...Our legislators have not yet learned the comparative value of free trade and of freedom, of union, and of rectitude, to a nation.  They have no genius or talent for comparatively humble questions of taxation and finance, commerce and manufactures and agriculture.  If we were left solely to the wordy wit of legislators in Congress for our guidance, uncorrected by the seasonable experience and the effectual complaints of the people, America would not long retain her rank among the nations....[and can we get a shout out from the town square with a snarky 'no duh' here]

...There will never be a really free and enlightened State until the State comes to recognize the individual as a higher and independent power, from which all its own power and authority are derived, and treats him accordingly." [double DUH]

Working on that Christmas list early this year [if you happened to have missed the first thing, it was for Americans to be 'all in' for America, mentioned just a couple of days ago] -- you know what else I want?  I want more men like this.

The thing is -- it would seem as if 'we' have all turned to clay; and worse, we are modeling ourselves from a state of total corruption in every way as if it's totally acceptable.

Sure, maybe in light of the republican governance of late, reinforcing the unmitigated and stark reality the future looks bleak if government continues down this path, it is highly troublesome; just the idea of it -- that they, too, are equally responsible and liable for the growing state of ruin in America as any other.  With any luck in the remains of the day, this realization should be a hard one to accept for every single one of us, all 100%, no party delineation needed.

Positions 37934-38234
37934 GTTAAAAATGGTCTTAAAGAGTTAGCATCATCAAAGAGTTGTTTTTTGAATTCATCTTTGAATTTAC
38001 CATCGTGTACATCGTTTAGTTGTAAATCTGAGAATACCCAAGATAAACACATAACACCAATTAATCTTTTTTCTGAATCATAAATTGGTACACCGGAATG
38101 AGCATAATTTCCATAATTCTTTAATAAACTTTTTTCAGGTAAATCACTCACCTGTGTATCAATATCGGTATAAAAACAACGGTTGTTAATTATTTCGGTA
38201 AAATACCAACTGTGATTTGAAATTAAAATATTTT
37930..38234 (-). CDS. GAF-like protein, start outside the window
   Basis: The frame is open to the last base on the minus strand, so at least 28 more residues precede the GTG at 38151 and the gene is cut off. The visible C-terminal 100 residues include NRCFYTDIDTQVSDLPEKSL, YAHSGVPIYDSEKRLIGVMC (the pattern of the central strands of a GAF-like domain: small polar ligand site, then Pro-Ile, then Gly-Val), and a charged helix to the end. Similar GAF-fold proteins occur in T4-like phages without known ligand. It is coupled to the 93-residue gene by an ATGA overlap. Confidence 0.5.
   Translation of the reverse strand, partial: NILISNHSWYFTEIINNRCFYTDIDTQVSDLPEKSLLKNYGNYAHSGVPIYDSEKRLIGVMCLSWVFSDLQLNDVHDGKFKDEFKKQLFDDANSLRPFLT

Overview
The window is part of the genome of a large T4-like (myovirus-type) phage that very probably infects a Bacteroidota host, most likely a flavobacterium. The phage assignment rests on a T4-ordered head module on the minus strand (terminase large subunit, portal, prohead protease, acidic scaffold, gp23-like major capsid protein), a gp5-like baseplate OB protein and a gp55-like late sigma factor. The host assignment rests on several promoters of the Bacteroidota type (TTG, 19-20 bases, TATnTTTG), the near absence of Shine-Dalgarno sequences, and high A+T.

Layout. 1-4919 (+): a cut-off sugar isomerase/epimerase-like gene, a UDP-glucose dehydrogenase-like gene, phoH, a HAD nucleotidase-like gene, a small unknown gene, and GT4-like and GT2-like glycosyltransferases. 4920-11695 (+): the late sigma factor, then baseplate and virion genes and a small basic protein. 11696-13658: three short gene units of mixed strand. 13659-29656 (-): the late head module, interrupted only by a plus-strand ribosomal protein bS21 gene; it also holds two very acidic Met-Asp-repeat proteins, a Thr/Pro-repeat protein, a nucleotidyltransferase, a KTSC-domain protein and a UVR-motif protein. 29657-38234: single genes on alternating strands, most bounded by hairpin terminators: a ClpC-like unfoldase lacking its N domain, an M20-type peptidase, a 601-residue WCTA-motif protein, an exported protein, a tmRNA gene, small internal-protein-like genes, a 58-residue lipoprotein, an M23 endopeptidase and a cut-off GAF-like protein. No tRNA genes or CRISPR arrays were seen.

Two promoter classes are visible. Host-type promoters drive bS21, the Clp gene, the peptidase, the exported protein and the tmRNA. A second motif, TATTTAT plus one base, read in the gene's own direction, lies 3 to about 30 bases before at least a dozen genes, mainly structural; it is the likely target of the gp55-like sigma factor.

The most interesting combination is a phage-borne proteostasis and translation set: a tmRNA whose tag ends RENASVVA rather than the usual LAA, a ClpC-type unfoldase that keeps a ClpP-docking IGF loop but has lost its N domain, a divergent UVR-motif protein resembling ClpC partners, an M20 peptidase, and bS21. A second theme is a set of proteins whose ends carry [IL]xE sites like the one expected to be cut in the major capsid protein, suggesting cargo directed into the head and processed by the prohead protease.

But if anything else be true -- hardly does this give good cause, to reasonably become a contributing factor to authorize just more civil disobedience and fraud from our legislators until the end of time.   While this notion of a  people's mandate to a president -- to go 'all in'  -- giving government 'carte blanche' -- cannot be anything further from the truth.

Just where is the strength of conviction and good conscience of the common legislator acting on behalf of this nation's first and best intention, for the will of the common man -- to be a free people living with a government which does less, preferably nothing, at best?

Putting all grievances of the Benghazi scandal, along with the miscellaneous, and dangerous, liaisons aside -- this is the day we should find ourselves equally ashamed.

Things Known and Unknown.

Things Seen and Unseen.

It's running rampant;  even running into each another;  ideals colliding or extinguishing
and spiraling us into ruin.

No matter; doing the wrong thing is winning.
And according to some, it's what the people want.

Nothing more, nothing less.

But hey, have a nice day....  :)

Make it a Good Day, G